M. BASKETBALL | Recruiting renews roster

Center Greg Mangano ’12, who averages 18.4 points per game, is one of the seniors Yale will lose to graduation.
Center Greg Mangano ’12, who averages 18.4 points per game, is one of the seniors Yale will lose to graduation. Photo by YDN.

John Stockton put on the same short shorts for 19 straight seasons for the Utah Jazz. In contrast, players only get four years of eligibility in college, so coaches must continually recruit new talent to replace seniors.

The Bulldogs will graduate four seniors this year: captain and forward Reggie Willhite ’12, forward Greg Mangano ’12, forward Rhett Anderson ’12 and guard Brian Katz ’12.

The four roster spots opened up by the graduating class of 2012 combined with the uncertain future of point guard Isaiah Salafia ’14 – who has left the team indefinitely for personal reasons — will open up space for the class of 2016 on a roster that had 17 players at the season’s beginning.

“Seventeen [players] is the most I’ve ever carried,” head coach James Jones said. “Normally I carry 13 or 14 recruited players … But Brian [Katz] had double retina surgery, and Isaiah [Salafia] had to leave with personal issues, and suddenly we’re a little thin in the backcourt.”

Jones will have to make do with the players at hand for the rest of this season until next year, when he will bring in three new Bulldogs. According to ESPN.com and other sources, the class of 2016 will consist of power forward Justin Sears ’16 from Plainfield High School in Plainfield, N.J., point guard Jack Montague ’16 from Brentwood High School in Brentwood, Tenn. and small forward Nick Victor ’16 from the Winchendon School in Winchendon, Mass.

Jones was only able to confirm the addition of Sears, however, because he is the only player to have officially sent in his card to matriculate to Yale.

“We can’t really comment on any of the recruits officially until we get that card,” Assistant Director of Sports Publicity Tim Bennett said. “The recruits themselves may say that they’re coming to Yale, but we won’t officially announce it until we have that card.”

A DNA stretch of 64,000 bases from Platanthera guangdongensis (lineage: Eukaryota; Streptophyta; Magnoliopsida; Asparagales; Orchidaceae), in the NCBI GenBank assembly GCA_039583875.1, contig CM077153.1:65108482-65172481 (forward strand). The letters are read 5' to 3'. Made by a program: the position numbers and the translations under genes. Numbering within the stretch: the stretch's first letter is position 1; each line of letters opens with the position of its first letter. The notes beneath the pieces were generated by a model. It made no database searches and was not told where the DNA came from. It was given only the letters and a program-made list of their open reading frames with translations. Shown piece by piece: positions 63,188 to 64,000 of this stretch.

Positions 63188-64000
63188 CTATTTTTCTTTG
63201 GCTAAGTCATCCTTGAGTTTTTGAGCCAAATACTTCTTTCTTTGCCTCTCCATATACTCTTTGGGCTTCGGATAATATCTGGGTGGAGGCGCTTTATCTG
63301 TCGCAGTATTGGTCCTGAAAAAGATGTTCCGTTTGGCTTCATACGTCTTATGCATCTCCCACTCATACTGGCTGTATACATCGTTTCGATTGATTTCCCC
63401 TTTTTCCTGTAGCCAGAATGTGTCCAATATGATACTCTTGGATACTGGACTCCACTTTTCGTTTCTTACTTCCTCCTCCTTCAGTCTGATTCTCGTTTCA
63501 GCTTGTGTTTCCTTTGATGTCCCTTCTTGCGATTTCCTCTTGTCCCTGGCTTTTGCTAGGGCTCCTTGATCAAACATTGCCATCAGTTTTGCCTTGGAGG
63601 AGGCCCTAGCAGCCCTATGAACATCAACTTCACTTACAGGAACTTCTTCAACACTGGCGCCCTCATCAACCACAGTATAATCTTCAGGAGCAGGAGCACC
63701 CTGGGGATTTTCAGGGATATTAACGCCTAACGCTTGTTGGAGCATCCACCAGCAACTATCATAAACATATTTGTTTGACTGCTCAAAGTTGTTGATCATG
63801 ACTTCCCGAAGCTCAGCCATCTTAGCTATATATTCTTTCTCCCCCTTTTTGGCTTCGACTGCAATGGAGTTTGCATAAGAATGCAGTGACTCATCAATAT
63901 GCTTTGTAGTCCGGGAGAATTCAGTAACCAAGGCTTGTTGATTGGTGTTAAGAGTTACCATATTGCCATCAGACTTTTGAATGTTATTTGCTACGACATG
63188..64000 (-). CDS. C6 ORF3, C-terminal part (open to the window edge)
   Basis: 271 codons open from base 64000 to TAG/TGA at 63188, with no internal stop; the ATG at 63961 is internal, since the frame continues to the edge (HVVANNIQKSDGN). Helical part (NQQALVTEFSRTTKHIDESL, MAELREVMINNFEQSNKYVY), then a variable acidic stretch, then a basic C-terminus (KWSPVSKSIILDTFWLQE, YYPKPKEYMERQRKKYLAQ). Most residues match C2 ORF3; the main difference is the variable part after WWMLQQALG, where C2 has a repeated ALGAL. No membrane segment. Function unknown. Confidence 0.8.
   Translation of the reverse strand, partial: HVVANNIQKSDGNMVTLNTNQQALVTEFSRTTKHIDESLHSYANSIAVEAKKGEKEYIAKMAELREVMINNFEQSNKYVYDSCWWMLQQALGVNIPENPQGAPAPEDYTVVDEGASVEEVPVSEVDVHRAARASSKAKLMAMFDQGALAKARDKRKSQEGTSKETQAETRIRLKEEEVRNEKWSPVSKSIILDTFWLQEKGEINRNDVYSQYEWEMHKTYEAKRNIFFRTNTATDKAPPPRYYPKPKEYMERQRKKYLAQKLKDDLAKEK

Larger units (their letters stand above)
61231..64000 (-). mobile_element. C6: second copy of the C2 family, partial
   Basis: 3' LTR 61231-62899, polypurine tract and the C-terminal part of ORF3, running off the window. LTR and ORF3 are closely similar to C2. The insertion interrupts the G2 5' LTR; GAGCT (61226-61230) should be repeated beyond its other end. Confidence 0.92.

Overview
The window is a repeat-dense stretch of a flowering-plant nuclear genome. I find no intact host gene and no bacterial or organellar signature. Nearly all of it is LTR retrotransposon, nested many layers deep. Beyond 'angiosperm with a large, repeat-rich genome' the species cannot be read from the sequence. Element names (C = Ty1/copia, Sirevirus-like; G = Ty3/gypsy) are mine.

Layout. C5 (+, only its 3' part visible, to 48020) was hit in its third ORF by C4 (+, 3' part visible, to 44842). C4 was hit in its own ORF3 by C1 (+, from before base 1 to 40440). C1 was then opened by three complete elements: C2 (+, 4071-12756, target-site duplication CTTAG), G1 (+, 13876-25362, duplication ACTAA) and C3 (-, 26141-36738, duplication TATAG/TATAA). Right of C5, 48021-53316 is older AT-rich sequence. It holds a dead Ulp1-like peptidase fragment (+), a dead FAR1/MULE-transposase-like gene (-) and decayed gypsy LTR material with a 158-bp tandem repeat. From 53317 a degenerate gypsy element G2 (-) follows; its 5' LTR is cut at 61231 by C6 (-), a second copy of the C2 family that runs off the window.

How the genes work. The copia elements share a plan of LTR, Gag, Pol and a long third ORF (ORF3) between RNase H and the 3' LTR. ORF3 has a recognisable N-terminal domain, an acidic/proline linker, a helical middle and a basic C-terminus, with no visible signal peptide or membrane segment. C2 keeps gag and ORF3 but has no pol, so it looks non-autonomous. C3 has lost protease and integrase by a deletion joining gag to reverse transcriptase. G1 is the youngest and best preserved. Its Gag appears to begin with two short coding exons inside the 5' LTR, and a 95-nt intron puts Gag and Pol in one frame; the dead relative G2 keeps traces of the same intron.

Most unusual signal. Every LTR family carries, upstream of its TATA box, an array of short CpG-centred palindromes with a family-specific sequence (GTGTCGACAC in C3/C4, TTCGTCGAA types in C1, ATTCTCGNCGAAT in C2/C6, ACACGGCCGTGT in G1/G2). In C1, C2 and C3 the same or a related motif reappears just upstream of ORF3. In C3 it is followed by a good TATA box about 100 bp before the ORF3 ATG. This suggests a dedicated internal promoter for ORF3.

The athletic department at Plainfield High School did not return phone calls made by the News.

According to an Oct. 30 article on newjersey.com, Sears opted for Yale over Princeton University, Stanford University and Boston University.

Brentwood head coach Dennis King confirmed that Montague will bring his talents to New Haven next year. He added that Montague brings more than talent to the court.

“It’s almost like he’s an assistant coach for us,” King said. “He has that kind of maturity for us. When he talks in the huddle, we listen … I’ve coached for 39 years, and he is probably the most committed basketball player I have ever coached.”

King said that Montague is MVP of his league and is averaging around 17 points and seven assists per game. Belmont University and Lipscomb University were among several other schools competing with Yale for Montague.

Victor will come to Yale in the fall after completing a postgraduate year at the Winchendon School. Jones said that taking a postgraduate year helps players to mature.

“[A postgraduate year] is great for a couple of reasons,” Jones said. “Some kids need to sharpen their academics. A lot of high schools around the country don’t really prepare kids for the Ivy League. Athletically it gives them another year.”

Three players on the current roster took postgraduate years between high school and college. Willhite played at Phillips Exeter Academy in New Hampshire, guard Jesse Pritchard ’14 went to Blair Academy in New Jersey and forward Brandon Sherrod ’15 came to Yale this year from Choate Rosemary Hall in Connecticut.

Matthew Quinn, Victor’s head coach at Winchendon, did not respond to a request for comment.

The new Elis will join a team next year that will lose a bulk of its production on the court due to graduation. Although Katz has played in just two games after his surgery earlier in the year, the senior class has combined to average 32.8 points per game and 44.4 percent of the points the Elis have scored this season. Jones said that it will be a team effort to make up for the loss.

“I expect it’ll be all hands on deck,” Jones said. “It’s harder for freshmen to contribute. There’s a huge difference [between high school and college].”

Jones added that there might be room for walk-ons on next year’s roster.

Comments

  • public_editor

    “‘[A postgraduate year] is great for a couple of reasons,’ Jones said. ‘Some kids need to sharpen their academics. A lot of high schools around the country don’t really prepare kids for the Ivy League.'”

    Are we really sacrificing spots at Yale for students who are so ill-prepared academically that they have to take time off?